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Permanent link (DOI): https://doi.org/10.7939/R37Q4S

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Cougar response to roads and predatory behaviour in southwestern Alberta Open Access

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Other title
Subject/Keyword
Roads
Predation
Cougar
Type of item
Thesis
Degree grantor
University of Alberta
Author or creator
Banfield, Jeremiah E
Supervisor and department
Boyce, Mark (Biological Sciences)
Examining committee member and department
Schindler, David (Biological Sciences)
Boyce, Mark (Biological Sciences)
Lewis, Mark (Biological Sciences)
Department
Department of Biological Sciences
Specialization
Ecology
Date accepted
2012-09-12T10:50:38Z
Graduation date
2012-09
Degree
Master of Science
Degree level
Master's
Abstract
In western North America cougar populations are increasing and expanding eastward. Simultaneously, growing human populations are creating new challenges for managers charged with maintaining the viability of cougar populations and their ungulate prey. Information on how cougars respond to human-dominated landscapes and interact with their prey will aid managers in balancing the effects of growing cougar populations with the wishes of growing human populations. Using resource selections functions, I examined cougar responses to roads of varying traffic volumes. Cougars selected rugged terrain presumably to insulate themselves from roads with greater traffic. When assessing impacts of expanding road networks, more attention should be given to roadside topography. Using fine-scale movement and activity data, I examined cougar predatory behaviour. Cougars employed an active stalking style of predation, moving throughout the landscape to locate, stalk, and kill prey. Future models of predator-prey dynamics should consider the cougar’s active style of predation.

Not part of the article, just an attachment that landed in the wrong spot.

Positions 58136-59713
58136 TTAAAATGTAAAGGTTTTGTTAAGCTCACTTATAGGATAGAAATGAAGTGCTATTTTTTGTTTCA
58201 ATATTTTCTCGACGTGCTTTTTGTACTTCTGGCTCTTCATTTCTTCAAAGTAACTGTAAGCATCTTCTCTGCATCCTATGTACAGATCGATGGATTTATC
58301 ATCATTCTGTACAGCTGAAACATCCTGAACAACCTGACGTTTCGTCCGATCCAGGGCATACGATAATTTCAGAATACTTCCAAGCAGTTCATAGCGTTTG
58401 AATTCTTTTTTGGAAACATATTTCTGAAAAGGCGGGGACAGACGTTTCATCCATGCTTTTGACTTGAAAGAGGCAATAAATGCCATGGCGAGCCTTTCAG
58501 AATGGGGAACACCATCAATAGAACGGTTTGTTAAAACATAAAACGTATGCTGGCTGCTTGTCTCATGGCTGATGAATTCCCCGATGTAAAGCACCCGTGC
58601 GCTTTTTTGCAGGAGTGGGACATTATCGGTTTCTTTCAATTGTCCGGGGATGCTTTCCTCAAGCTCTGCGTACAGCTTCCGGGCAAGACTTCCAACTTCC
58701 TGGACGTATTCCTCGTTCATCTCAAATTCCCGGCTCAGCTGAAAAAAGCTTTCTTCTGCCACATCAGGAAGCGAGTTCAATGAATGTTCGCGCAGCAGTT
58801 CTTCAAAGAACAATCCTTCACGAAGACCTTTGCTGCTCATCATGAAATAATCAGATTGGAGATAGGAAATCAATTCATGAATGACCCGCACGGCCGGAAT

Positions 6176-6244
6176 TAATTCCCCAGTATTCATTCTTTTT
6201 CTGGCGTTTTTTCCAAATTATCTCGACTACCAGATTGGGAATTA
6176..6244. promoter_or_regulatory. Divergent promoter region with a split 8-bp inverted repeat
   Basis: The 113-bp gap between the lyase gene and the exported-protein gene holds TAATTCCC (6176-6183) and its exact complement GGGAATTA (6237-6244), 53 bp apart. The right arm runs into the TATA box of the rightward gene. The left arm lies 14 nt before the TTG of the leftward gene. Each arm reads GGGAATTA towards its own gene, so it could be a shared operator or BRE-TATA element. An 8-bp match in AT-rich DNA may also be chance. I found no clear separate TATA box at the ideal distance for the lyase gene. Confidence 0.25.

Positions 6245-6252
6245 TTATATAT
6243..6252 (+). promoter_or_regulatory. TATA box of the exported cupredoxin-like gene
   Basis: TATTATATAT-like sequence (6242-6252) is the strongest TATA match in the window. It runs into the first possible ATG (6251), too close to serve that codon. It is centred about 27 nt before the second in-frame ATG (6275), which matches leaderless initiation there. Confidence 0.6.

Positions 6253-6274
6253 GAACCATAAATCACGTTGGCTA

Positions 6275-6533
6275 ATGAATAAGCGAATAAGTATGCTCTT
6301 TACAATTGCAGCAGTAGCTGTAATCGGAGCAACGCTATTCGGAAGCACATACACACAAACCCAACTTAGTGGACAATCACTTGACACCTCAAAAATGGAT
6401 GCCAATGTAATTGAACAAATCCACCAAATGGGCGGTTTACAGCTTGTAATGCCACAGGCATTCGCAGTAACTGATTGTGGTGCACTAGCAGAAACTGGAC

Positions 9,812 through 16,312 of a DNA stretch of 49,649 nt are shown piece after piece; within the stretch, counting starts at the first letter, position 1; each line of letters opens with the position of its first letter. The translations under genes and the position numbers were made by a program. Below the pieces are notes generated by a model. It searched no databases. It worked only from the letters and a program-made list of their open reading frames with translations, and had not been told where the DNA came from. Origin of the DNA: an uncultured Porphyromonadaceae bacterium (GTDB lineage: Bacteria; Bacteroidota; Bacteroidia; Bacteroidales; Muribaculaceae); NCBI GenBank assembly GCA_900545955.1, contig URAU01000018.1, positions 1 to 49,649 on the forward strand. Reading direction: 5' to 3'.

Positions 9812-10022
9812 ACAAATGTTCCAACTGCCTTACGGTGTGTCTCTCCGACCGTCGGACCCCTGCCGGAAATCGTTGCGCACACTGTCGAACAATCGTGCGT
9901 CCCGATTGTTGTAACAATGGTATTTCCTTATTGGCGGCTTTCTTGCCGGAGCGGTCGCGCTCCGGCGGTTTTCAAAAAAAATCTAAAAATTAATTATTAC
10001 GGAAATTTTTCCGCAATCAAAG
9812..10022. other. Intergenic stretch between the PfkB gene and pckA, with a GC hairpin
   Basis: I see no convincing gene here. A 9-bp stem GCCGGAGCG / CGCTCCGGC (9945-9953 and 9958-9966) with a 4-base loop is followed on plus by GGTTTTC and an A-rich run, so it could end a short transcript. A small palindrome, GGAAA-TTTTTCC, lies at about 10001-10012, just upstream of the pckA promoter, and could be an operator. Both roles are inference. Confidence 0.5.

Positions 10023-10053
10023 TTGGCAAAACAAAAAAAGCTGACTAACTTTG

Language
English
DOI
doi:10.7939/R37Q4S
Rights
Permission is hereby granted to the University of Alberta Libraries to reproduce single copies of this thesis and to lend or sell such copies for private, scholarly or scientific research purposes only. Where the thesis is converted to, or otherwise made available in digital form, the University of Alberta will advise potential users of the thesis of these terms. The author reserves all other publication and other rights in association with the copyright in the thesis and, except as herein before provided, neither the thesis nor any substantial portion thereof may be printed or otherwise reproduced in any material form whatsoever without the author's prior written permission.
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